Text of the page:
Paper Money

Cambodia to replace U.S. currency with blockchain platform

The National Bank of Cambodia says that it plans to phase out the use of the U.S. $1, $2 and $5 Federal Reserve notes by Aug. 31 and replace that currency with a blockchain payment platform.

Image courtesy of the khmer-times.

Cambodia is one of the most dollar-reliant economies in the world and its pending introduction of a blockchain payment platform has caused a small panic.

Blockchain is a digital system allowing instant payments for transactions of any size, and with it the National Bank of Cambodia says that it plans to phase out the use of the U.S. $1, $2 and $5 Federal Reserve notes by Aug. 31. This confused the local community and triggered rumors that the use of the three bills would then be banned. The controversy started when Chea Serey, director of the National Bank of Cambodia said in the Khmer Times on May 28 that the blockchain would make the local economy less reliant on the U.S. dollar.

Within days, Prime Minister Hun Sen clarified to the paper that the U.S. currency was not banned and still widely used, adding a caveat, “In the event of a halt to the circulation of the said US bills, an official announcement from the National Bank of Cambodia will be released to the public.”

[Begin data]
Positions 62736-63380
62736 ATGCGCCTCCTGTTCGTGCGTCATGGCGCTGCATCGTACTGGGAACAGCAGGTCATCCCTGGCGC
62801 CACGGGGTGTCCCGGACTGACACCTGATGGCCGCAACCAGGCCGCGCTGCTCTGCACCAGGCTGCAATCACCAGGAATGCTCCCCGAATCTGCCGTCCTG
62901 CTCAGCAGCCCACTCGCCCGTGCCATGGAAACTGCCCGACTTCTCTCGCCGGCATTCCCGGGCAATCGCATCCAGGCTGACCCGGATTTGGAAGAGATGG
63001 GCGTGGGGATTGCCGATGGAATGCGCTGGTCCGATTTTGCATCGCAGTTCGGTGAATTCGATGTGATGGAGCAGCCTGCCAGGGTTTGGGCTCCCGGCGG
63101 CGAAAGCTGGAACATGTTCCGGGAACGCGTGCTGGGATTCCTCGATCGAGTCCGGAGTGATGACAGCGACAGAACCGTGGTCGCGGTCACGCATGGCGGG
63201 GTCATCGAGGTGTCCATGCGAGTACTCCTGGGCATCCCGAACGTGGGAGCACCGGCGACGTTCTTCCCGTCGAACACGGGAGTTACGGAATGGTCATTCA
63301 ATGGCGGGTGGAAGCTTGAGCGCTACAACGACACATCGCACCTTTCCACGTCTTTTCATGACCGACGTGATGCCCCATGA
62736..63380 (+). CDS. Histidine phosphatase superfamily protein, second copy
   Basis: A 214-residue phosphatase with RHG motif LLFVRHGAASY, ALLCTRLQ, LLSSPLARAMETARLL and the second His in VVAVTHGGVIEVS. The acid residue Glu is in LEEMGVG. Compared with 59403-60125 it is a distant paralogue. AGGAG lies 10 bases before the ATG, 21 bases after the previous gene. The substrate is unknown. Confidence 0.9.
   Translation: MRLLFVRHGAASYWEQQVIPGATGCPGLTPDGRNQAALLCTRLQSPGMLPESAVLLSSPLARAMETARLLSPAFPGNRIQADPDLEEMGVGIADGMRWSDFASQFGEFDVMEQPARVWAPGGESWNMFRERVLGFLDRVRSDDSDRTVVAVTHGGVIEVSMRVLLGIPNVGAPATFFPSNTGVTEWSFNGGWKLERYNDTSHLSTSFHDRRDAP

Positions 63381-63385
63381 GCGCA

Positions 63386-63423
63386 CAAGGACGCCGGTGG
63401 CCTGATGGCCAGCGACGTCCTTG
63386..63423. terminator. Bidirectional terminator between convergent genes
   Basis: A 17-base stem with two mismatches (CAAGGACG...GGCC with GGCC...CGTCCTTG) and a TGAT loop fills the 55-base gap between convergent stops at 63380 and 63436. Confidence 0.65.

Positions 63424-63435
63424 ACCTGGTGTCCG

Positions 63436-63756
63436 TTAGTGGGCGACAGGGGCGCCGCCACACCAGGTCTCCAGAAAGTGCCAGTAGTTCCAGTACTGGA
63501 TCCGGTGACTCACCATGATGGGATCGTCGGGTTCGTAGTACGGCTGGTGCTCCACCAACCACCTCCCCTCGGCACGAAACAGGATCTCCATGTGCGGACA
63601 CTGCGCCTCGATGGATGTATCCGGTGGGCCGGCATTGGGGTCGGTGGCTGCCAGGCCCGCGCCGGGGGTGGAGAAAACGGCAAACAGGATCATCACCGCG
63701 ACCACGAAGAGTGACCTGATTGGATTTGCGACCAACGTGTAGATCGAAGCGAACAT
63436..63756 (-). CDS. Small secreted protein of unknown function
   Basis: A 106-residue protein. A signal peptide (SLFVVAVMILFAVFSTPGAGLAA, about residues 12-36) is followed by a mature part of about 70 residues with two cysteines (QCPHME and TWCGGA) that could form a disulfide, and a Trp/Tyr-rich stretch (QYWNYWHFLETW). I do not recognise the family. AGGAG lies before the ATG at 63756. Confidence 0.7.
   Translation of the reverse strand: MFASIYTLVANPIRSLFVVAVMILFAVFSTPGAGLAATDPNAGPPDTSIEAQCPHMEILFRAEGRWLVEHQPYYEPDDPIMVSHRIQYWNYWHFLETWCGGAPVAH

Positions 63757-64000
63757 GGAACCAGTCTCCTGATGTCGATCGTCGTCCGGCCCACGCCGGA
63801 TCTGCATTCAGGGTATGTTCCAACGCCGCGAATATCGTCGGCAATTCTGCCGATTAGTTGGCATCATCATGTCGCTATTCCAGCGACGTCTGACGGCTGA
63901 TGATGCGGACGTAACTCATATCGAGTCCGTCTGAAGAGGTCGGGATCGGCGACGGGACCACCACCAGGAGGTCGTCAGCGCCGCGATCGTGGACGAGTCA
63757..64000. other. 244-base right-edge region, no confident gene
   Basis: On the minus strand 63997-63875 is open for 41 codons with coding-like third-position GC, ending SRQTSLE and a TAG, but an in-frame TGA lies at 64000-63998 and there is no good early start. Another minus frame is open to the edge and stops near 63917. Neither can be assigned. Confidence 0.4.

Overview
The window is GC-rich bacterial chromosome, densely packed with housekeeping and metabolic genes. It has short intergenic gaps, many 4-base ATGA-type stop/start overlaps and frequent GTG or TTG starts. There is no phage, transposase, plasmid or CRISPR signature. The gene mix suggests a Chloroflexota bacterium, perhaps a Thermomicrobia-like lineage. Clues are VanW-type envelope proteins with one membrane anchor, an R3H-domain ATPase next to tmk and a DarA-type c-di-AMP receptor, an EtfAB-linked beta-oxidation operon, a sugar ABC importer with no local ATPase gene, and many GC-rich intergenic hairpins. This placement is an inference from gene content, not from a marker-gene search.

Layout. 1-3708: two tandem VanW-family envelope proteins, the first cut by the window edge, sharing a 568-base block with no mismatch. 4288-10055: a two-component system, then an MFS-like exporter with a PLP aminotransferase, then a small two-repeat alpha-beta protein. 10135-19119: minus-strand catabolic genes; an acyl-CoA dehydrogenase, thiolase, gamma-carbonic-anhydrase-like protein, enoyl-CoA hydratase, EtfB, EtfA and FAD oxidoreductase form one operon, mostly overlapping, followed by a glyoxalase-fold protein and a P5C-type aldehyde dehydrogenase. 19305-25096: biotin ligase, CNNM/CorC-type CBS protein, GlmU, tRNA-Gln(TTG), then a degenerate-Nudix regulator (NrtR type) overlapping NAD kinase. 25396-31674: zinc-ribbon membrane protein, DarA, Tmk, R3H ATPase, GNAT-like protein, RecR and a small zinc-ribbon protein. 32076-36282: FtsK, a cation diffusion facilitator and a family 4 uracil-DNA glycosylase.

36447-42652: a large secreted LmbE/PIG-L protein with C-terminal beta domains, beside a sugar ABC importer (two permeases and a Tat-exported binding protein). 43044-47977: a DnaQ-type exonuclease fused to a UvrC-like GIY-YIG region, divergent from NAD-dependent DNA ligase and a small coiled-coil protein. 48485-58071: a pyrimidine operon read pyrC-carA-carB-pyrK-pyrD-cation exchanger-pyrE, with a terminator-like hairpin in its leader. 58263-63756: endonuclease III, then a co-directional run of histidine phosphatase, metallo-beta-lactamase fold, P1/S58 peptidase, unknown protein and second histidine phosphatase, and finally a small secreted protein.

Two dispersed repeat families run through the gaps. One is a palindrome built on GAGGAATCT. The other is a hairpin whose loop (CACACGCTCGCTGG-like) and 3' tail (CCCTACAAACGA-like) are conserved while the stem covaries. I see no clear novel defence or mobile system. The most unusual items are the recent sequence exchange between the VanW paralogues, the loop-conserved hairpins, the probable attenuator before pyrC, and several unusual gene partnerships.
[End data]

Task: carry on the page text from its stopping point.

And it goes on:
He added, “All Citizens, please continue spending freely the said banknotes in the Kingdom without any loss in exchange rates or additional charges.”

The remarks did not stop the panic. The Khmer Times observed that merchants in Phnom Penh’s Kandal Market did not want to accept $1 bills lest they be “rendered useless in the coming months.” One told the Times he would not accept them for fear of being stuck with them in the future. Some gas stations and tuktuk drivers were also refusing them.

The desire to phase out the low value U.S. currency is understandable. Even though they are officially recognized as tender, they are difficult and costly to manage and transport.

The Cambodian bank is establishing a three month period from June 1 to Aug. 31 for banks and microfinance institutions to collect $1, $2 and $5 bills so it can send them to a foreign country. There will be no service charge during this period. After Aug. 31, the cost of exporting the notes will be for the institutions. There will be no charge for accepting $10 notes and the bank will negotiate with banks and microfinance institutions the exact date to stop accepting the small U.S. bank notes.

Connect with Coin World:  
Sign up for our free eNewsletter
Access our Dealer Directory  
Like us on Facebook  
Follow us on Twitter


Community Comments